For charges like using a carriage service to access or distribute CEM, the court will look at factors such as the length of time the offending occurred over and the amount and type of files shared or accessed.

Recent developments

Due to the amount of work involved in categorising CEM, and for workplace health and safety reasons, some divisions in the police have opted to categorise material using a different scale than the usual Oliver scale. The new categorisation is known as the Interpol Baseline Scale (IBS).

The IBS scale involves categorising material into one of two categores — Category 1 (real child under 13 with focus on genitals) or Category 2 (under 16, sexual activity, including written or animated CEM).

Why do you need an expert CEM lawyer?

It is vital that you have a lawyer who not only understands the law, but also the technological aspects of the evidence. This includes an understanding of programs such as uTorrent and BitTorrent, apps such as Telegram, Signal, and WhatsApp, and anonymising technology such as VPNs and Tor. It is also vital that your lawyer understands technical aspects of operating systems include caches, deleted files, temporary internet files and private browsing data.

Forensic reports are often overlooked by lawyers who don’t understand them, and who don’t carefully examine details that can prove or disprove the allegations against you. In addition, categorisation reports (C4ALL reports) are frequently misunderstood by inexperienced lawyers, who miss important details such as number of unique files, duplicates, deleted files and whether the correct categorisation has been conducted. Many lawyers don’t even examine the files in person to confirm the correct categorisation has taken place; they simply take the police’s word for it.

Our specialist approach to CEM offences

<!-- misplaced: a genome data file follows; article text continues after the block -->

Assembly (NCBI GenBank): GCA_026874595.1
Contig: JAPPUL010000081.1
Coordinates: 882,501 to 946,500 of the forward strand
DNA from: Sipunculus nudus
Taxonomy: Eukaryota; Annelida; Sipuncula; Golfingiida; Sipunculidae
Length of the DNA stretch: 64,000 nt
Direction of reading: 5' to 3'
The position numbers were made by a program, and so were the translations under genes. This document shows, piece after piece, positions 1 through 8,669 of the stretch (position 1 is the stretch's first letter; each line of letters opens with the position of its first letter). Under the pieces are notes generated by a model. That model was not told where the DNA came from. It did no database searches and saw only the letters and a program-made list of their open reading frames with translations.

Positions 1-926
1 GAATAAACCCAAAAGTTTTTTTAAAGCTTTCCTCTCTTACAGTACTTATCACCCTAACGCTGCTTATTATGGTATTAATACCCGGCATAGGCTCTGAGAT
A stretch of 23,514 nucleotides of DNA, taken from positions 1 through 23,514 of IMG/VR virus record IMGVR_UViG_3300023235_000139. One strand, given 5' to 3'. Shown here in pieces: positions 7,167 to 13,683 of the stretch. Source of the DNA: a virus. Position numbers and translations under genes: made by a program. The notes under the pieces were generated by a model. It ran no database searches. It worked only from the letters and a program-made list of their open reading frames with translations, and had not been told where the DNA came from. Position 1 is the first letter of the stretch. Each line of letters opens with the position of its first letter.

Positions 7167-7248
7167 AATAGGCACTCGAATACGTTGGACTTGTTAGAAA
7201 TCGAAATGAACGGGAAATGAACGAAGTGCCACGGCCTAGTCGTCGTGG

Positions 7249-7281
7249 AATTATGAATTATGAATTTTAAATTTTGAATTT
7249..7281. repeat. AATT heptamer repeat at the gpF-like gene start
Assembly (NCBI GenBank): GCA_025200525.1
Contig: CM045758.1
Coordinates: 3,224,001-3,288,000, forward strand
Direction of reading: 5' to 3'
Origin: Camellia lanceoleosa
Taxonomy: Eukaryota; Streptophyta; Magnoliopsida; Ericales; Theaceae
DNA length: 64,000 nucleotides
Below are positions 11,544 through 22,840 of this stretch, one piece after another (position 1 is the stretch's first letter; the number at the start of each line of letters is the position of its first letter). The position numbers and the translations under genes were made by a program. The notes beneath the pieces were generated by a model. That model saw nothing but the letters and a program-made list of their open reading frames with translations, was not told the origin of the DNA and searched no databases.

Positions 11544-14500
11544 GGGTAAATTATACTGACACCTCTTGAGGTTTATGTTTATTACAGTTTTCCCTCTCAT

When it comes to sentencing, our approach is tailored to your specific circumstances because we realise there is no “one size fits all” approach for these types of matters. We carefully consider your background, employment and education. If relevant, we also investigate your mental health, including any mental health diagnosis or issues with drugs and alcohol.

Our close working relationships with psychologists and psychiatrists developed over many years means we can produce reports to the court which address every necessary consideration when it comes to sentencing, such as DSM-V diagnoses, treatment undertaken specific to CEM, and risk of re-offending. We refer you to experts right from the beginning of your matter to ensure that by the time you face a District Court Judge you have done everything possible to avoid being sent to prison.

If you want to contest the charges against you, then our extensive experience in this area makes us vital to your future.

Our careful and meticulous approach to every CEM matter can mean the difference between actual jail or not. We have achieved results unmatched by many others, such as a good behaviour bond for accessing CEM in New South Wales, and probation without conviction for possessing CEM in Queensland.